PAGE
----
My Original Sin by Trevor Plumbly

As one enters the autumnal years, I reckon it’s not a bad idea to unburden oneself and own up to past transgressions. My reasoning for this is quite simple: if the ‘Man Upstairs’ decides he wants to see me ASAP, it’s best to announce one’s flaws in advance, so no-one gets surprised in the interview process. The problem is what sort of sins should one cough up to? We’ve all given the odd commandment a bit of a nudge now and then, so I thought the old ‘seven deadly’ jobs would make… Read More

Never mind Cha Cha Changes Emily, what about Pas de Puberty? By Trevor Plumbly

Okay Em: I read it and whilst I realised the importance of the event to you and indeed to all of the fair sex, I couldn’t help thinking that you’ve had 40 years to ready yourself for the biological time-bomb while I only had about 13 to prepare for nature’s wake-up call to teenage boys. It’s not like ageing you know, you can’t just roll with the flow, it’s as swift and painful as a kick in the privates, if you’ll pardon the analogy. One day I was reasonably normal with more… Read More

The Confessions of a Tin Opener by Trevor Plumbly

As the car drove off, I faced a few days fending for myself and I realised that it wasn’t going to be quite as simple or relaxing as it once was. The old system worked fine in a big house; the washing, dishes, pots and empties could be ignored until the eve-of-return blitz. In a small cottage however, some sort of system would need to be followed to get the full benefit out of my temporary return to batchelorhood. First, a quick stock-take: the liquids were easy, tea, a few beers and… Read More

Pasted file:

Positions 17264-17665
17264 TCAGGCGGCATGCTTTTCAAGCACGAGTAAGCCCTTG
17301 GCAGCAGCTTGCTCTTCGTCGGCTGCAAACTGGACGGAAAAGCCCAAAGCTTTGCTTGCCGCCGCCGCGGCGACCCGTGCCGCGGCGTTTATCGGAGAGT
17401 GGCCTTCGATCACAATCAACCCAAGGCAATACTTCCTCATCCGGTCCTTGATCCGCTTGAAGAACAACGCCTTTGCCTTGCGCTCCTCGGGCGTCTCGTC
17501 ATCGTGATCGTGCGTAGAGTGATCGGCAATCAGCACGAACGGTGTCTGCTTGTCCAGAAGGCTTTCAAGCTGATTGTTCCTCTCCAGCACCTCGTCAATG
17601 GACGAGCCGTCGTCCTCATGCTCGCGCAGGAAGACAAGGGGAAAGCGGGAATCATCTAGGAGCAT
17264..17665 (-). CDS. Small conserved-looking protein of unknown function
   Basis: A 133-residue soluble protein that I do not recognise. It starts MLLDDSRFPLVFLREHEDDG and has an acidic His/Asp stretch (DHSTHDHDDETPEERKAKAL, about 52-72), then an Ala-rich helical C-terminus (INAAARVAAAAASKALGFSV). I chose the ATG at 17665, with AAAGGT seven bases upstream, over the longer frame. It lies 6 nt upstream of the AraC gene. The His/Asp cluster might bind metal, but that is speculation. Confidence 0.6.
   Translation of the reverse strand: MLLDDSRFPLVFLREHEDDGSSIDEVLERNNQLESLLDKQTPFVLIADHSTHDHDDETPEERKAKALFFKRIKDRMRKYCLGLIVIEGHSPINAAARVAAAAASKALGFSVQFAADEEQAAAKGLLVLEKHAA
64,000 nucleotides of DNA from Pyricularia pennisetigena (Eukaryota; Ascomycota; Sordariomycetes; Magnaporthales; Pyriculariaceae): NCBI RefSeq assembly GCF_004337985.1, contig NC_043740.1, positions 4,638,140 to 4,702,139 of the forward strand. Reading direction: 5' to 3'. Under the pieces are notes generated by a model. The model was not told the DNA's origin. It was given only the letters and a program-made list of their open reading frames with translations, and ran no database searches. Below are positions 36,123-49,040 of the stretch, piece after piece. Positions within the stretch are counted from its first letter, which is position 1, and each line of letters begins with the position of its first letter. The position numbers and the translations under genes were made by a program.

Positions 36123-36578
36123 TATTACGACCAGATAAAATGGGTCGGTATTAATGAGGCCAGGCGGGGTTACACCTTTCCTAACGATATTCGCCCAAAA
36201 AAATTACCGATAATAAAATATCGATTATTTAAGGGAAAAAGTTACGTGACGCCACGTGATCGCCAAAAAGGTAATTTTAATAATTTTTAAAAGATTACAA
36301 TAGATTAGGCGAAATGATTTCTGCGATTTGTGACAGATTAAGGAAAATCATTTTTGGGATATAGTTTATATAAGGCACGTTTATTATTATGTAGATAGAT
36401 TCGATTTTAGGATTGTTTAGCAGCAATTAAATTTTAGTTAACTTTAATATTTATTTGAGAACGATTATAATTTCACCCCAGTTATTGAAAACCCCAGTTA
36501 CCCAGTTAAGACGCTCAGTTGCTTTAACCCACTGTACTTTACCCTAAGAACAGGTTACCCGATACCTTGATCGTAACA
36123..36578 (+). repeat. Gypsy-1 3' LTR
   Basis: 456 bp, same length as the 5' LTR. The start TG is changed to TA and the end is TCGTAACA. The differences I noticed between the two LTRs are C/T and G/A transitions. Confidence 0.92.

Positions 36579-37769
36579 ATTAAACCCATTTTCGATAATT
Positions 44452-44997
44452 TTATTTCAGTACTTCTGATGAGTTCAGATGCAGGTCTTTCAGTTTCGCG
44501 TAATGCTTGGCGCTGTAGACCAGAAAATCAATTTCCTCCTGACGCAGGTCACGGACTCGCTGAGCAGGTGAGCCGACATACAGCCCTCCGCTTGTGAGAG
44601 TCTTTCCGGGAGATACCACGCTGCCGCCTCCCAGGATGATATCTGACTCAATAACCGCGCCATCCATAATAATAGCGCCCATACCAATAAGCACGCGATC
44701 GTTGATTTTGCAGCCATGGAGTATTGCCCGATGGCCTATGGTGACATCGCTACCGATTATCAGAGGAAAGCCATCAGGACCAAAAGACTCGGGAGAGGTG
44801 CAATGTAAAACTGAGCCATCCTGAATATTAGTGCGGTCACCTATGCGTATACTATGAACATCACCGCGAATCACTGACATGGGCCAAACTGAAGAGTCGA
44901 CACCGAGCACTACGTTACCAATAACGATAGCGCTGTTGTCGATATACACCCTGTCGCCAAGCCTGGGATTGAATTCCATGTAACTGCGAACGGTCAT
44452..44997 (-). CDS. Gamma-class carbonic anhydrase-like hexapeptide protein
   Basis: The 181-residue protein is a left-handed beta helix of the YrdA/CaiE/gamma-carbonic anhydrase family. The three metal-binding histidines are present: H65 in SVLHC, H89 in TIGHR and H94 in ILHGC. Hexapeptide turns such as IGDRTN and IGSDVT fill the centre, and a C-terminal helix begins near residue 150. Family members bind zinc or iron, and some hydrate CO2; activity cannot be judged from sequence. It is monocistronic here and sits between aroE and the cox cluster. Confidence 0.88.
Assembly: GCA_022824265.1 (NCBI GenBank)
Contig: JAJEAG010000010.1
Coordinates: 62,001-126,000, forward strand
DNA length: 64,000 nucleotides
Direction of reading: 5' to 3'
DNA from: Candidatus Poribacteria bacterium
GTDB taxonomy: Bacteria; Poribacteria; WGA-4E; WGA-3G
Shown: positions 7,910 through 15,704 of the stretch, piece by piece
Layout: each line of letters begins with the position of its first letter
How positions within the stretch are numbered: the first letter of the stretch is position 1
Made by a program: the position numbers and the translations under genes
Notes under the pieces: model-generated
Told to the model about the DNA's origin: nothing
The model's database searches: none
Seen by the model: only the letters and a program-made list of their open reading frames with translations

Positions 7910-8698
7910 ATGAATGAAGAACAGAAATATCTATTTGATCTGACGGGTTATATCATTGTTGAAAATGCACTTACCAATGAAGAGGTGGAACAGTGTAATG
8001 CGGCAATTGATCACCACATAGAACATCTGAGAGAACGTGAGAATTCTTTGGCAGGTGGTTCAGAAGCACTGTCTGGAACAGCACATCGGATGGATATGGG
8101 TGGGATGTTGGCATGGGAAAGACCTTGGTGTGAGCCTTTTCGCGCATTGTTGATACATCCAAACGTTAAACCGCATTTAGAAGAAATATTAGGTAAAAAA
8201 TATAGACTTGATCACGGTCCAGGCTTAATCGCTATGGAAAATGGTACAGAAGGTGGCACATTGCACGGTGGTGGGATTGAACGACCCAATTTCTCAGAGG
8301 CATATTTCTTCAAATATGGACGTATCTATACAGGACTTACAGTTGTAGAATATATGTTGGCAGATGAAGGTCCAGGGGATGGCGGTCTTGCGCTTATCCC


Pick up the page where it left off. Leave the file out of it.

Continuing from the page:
Donors and Dodgers by Trevor Plumbly

After donning my plastic identity vest, salting my donation bucket to ensure a guilt-producing rattle, I took up my station for the street appeal day. That’s when I met most of you, not in person of course, more in personality. The rules governing street collectors are unwritten but quite basic: don’t obstruct the footpath, don’t accost pedestrians, smile lots and thank everybody.

The Jury Should Retire. By Trevor Plumbly

In a recent murder trial down here, the fact that the accused had extremely violent tendencies and had carried out acts of vandalism was withheld from the jury on the grounds that it might influence their decision on the case before them. After he was acquitted and the broader facts were made public, there was an angry, and to my mind, justified outcry from the public, followed by the usual somewhat paternalistic response from the Minister of Justice and the legal profession. What struck me as odd was that the public ire… Read More